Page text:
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Review from last lectures

Blood-contacting materials
Rationale for studying protein
adsorption
Case Study: Fibrinogen
Motivation
• Implants can often lead to blood clotting
• Design of biomaterials requires a
fundamental understanding of hemostatic
mechanisms and how these impact response
to biomaterials

Tom Horbett (Univ of Washington)


Blood clotting
• Components:
– Platelets; fibrinogen; vWF
• Phases in blood clotting pathway: platelet
activation, adhesion, aggregation, clot
retraction, clot dissolution
• Crosslinking between platelets (via cell surface
receptors) and serum proteins
• Serum proteins can adsorb onto biomaterial
surfaces
Why is fibrinogen adsorption assessment
required for new biomaterials?
Lecture Outline
• Proteins found in blood
• Protein adsorption models
– Langmuir isotherm
– Assumptions of model
– Limitations of model
Properties of the “Big 12” plasma proteins
Motivation for Adsorption Theories
• To reduce experimental findings into a concise
physical description, and eventually, into a
physical law
• A physical law can then predict behavior of
interactions between proteins and other
surfaces
Kinetic Protein Adsorption Models

• transport towards the interface


• attachment at the interface
• eventual structural rearrangements
in the adsorbed state
• detachment from the interface
• transport away from the interface
Definitions
• Adsorption: molecule adheres to the surface
• Absorption: molecules go into the interior of the
surface
• Physical (physisorption): molecule is bound by
physical forces
• Chemical (chemisorption): chemical bond is
formed

*How can you tell the difference between physical


and chemical adsorption?
Desirable outcomes from model:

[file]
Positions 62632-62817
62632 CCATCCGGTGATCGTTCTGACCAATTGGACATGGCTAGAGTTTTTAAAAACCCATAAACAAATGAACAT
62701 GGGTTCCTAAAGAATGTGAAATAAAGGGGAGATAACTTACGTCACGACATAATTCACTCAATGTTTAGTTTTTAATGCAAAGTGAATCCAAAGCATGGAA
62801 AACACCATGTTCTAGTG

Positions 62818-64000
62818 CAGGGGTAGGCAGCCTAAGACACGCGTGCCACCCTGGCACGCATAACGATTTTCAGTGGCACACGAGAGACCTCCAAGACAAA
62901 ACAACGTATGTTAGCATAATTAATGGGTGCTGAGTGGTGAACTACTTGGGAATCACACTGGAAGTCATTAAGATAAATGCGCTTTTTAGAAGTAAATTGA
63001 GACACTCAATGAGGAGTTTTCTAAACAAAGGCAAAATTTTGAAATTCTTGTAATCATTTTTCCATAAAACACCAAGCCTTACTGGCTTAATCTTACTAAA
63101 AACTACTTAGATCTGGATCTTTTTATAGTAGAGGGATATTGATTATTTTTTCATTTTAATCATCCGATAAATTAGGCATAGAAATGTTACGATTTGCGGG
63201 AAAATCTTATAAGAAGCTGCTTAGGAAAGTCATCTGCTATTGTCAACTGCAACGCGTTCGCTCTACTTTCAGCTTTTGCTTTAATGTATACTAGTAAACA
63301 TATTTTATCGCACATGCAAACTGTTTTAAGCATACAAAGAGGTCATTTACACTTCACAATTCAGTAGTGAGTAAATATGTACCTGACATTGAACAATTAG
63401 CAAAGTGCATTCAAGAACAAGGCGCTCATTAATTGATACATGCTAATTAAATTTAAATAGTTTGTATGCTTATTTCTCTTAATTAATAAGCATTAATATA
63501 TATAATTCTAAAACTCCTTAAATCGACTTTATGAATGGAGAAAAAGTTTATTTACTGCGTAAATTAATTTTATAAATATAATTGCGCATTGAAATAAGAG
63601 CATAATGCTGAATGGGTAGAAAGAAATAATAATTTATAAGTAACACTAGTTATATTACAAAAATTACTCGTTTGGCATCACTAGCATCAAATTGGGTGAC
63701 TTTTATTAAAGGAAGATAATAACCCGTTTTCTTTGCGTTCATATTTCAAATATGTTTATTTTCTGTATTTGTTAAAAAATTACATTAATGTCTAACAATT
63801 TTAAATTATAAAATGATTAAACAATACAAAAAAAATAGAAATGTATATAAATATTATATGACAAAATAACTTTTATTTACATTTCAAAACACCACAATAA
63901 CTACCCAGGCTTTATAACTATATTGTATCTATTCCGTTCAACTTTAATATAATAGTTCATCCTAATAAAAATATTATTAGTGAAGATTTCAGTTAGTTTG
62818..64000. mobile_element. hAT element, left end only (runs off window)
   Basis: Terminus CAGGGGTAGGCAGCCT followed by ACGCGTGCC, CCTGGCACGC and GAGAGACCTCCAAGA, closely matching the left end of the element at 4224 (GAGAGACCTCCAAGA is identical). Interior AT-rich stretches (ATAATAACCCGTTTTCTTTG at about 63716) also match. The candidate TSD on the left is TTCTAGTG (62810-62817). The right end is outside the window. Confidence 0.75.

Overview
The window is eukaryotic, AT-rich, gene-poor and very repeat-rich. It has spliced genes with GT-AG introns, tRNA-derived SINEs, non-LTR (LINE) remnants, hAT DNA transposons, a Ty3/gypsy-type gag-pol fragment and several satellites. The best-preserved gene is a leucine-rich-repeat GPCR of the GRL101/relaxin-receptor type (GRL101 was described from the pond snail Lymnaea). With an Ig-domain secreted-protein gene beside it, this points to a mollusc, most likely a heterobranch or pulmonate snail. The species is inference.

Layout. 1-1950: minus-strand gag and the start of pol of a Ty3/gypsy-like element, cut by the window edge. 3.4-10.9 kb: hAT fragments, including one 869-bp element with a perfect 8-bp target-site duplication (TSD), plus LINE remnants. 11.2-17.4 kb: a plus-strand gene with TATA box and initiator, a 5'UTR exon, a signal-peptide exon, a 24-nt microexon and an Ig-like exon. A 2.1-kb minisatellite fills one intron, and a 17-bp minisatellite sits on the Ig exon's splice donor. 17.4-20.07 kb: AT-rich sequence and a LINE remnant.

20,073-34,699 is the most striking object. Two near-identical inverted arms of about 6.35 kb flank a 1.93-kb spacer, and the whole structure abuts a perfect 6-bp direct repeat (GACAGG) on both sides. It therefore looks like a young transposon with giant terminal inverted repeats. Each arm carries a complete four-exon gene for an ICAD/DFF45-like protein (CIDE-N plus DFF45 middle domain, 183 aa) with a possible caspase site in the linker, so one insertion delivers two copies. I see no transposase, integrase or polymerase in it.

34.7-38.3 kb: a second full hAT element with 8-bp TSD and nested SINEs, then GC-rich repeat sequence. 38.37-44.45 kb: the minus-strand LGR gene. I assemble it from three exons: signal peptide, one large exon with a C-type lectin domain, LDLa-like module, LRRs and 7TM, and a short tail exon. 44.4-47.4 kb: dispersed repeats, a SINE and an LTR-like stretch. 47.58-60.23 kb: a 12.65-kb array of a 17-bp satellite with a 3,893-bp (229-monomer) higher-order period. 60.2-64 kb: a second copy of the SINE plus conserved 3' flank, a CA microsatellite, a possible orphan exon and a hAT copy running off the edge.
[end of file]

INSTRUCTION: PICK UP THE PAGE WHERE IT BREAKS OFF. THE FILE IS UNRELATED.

• Information about adsorption isotherms
• Adsorption kinetics (in situ)
• Conformation of adsorbed proteins
• Number and character of surface bound protein
segment
• Physical parameters describing the adsorbed
protein layer

*How would you validate these predictions


experimentally?
Start with simple system
(proposed by Irving Langmuir in 1916)
• Dependence of surface coverage of adsorbed
inert gas on partial pressure of gas above
surface at fixed temperature (isothermal)
• Known as Langmuir isotherm
• Developed for non-interacting simple gases
• Extensively employed to analyze
macromolecular adsorption processes in
biology
Assumptions of Langmuir model
• All surface sites have same activity for
adsorption
• Adsorbed species do not interact with each
other  only a monolayer can form
• Monolayer is an ideal 2-d solution of equal
sized solute and solvent molecules
• Competition between solute and solvent to
occupy a site on the surface
Derivation: Key Relations

x2  x  x  x1
s
1
s
2
s b
aa
K 2 1
s b
aa1 1
x: mole fraction
a: activity
1: solvent
2: solute
s: surface
b: bulk
Derivation
Assume that surface layer is ideal. Activity for the surface can be
replaced with mole fraction.
s b
xa
K 2 1
s b
xa 1 2
Surface contains only two components: solvent and solute.
b
a
s b K 2
b
xa a
K  x2 
2 1 s 1
(1  x )a2
b s
2 a b
K 2 b 1
a1
Derivation
Define a new constant b = K/a1b
Define θ = fraction of surface occupied by solute
b
ba
x  b
s
2
ba2  1
2

For ideal solutions, a=c


bc kc
 
bc  1 kc  1
k: equilibrium constant for
adsorption
Langmuir Adsorption Isotherm
• Case 1: kc is large (kc>>1)
kc
 – Θ approaches 1, surface is saturated
kc  1 • Case 2: kc is small (kc<<1)
– Θ ~ kc for low c

Surface concentration initially increases linearly with solute


concentration and switches to an asymptotic approach to
monolayer saturation
Alternative Derivation
Start from kinetic equation

d
 ka c(1   )  kd
dt
Set equal to zero (assume equilibrium)

kc

kc  1
Adding Complexity
Models can be made more complex by adding
appropriate changes, eg: two-domain adsorption
Two-Domain Langmuir Isotherm
Model
Start from kinetic equations
d1
 ka1c(1  T )  kd1  ka 21 (1  T )  kd 2
dt
d 2
 2ka 21 (1  T )  2kd 2
dt
Set equal to zero (assume equilibrium)
1 1 1 1 1 1 2 1 1
T   1 (  ) 
2 K1K 2 c 2 K 2 2 K1K 2 c 2 K 2 K1K 2 c
Two-Domain Adsorption

Two-domain protein surface coverage values are higher than one-


domain protein surface coverage values; this difference is most
significant at low concentrations.
Suggested Reading: 1_5 Can et al.
Assigned Reading for 2/3: 1_6 Krishnan et al.